He said he could not provide information about any former governor or lawmaker that was prosecuted by the CCB.
“I can only remember the former governor of Lagos state. I don’t also have data on number of lawmakers that has been referred to this tribunal for prosecution
“I have never headed the department in charge of referring cases. I am only familiar with the Education, Enlightenment, Services and ICT departments which was were I served under”.
Meanwhile, shortly after the witness concluded his evidence, Saraki’s lead counsel, Mr. Agabi, SAN, anounced the decision of his client to close his defence.
The defendant had at the beginning of the proceeding, said he had lined-up four witnesses to defend the charge against him.
However, after the DW-1 was discharged and the matter was about to be adjourned, Saraki beckoned on Agabi who went and had a brief chat with him in the dock.
When Agabi returned to his seat, he applied to close the defence of his client.
Consequently, the CCT panel adjourned till Febraury 27 for the prosecution and the defence to file and adopt their final written addresses to enable the tribunal to deliver its judgement on the matter.
It will be recalled that the Court Appeal had overruled an initial ruling of the CCT that held that Saraki had no case to answer with regards to any of the allegations FG levelled against him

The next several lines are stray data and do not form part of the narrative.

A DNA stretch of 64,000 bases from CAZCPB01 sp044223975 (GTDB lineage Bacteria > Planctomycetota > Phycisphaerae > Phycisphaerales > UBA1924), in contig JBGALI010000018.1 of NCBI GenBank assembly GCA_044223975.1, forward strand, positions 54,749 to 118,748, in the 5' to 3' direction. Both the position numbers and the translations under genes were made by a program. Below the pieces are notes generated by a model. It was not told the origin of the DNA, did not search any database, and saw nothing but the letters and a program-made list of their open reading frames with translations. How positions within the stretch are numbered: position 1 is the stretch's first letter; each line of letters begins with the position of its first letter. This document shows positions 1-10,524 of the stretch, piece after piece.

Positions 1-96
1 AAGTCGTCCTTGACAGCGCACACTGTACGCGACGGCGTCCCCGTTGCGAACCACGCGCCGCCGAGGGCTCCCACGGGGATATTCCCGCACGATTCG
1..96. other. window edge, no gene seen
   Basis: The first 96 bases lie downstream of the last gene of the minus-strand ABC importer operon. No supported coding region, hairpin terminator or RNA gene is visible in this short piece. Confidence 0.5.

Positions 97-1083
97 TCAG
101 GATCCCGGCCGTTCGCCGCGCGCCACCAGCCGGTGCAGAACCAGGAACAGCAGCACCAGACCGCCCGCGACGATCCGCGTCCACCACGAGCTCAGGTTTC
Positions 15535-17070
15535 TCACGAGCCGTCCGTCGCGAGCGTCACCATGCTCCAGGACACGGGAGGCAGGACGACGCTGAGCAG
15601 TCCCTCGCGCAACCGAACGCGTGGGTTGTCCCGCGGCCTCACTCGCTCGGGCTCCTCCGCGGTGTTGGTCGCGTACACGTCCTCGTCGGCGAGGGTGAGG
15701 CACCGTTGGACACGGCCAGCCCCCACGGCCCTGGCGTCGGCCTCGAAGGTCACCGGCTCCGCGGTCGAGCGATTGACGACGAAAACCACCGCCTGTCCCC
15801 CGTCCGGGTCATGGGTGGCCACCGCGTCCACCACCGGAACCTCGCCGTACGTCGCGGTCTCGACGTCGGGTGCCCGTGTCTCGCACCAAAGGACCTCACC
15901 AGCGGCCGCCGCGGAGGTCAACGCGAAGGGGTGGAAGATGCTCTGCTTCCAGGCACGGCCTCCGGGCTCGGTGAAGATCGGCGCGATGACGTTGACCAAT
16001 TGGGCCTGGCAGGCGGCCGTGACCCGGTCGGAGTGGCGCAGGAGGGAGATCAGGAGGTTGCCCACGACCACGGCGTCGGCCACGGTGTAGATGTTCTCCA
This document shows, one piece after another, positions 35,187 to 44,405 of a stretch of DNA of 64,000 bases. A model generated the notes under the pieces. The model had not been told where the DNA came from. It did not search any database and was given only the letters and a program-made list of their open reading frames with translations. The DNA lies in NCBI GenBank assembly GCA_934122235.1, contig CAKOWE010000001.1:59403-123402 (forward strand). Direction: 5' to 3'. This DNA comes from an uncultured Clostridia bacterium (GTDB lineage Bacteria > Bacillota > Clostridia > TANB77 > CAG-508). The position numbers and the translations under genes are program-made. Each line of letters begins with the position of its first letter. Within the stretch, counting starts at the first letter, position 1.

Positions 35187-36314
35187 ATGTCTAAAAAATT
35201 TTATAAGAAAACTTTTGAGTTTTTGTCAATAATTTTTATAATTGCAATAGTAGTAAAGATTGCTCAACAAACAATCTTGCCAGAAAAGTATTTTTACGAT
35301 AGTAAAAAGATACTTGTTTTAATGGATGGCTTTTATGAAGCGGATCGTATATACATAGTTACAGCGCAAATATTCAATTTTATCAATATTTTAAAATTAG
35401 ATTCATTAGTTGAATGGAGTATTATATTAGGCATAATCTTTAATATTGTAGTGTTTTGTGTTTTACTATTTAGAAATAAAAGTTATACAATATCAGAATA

The appellate court however dismissed 15 counts of the original charge on the premise that they were not supported with credible evidence capable of warranting the Respondent (Saraki) to be called upon to enter his defence to them.
Specifically, the appellate court panel directed Saraki to return to the tribunal to defend counts 4, 5 and 6 of the amended charge.
Whereas count 4 and 5 of the charge alleged that the Senate President made false declaration of his assets at the end of his tenure as Executive Governor of Kwara State in 2011 and on assumption of office as a Senator in 2011, when he declared that he acquired properties at No. 17A and No. 17B McDonald, Ikoyi Lagos on September 6, 2006, from the proceeds of sale of rice and sugar.
In count-6, FG alleged that the defendant made false declaration of his assets at the end of his tenure as Governor of Kwara state, when he failed to declare his outstanding loan liabilities of N315, 054, 355.92 out of the loan of N380, 000, 000 he obtained from Guaranty Trust Bank Plc.
FG had on May 5, 2017, closed its case against Saraki after it called a total of four witnesses and tendered 48 exhibits before the CCT.
Thereafter, Saraki filed a no-case-submission, insisting that FG failed to establish a prima-facie case against him.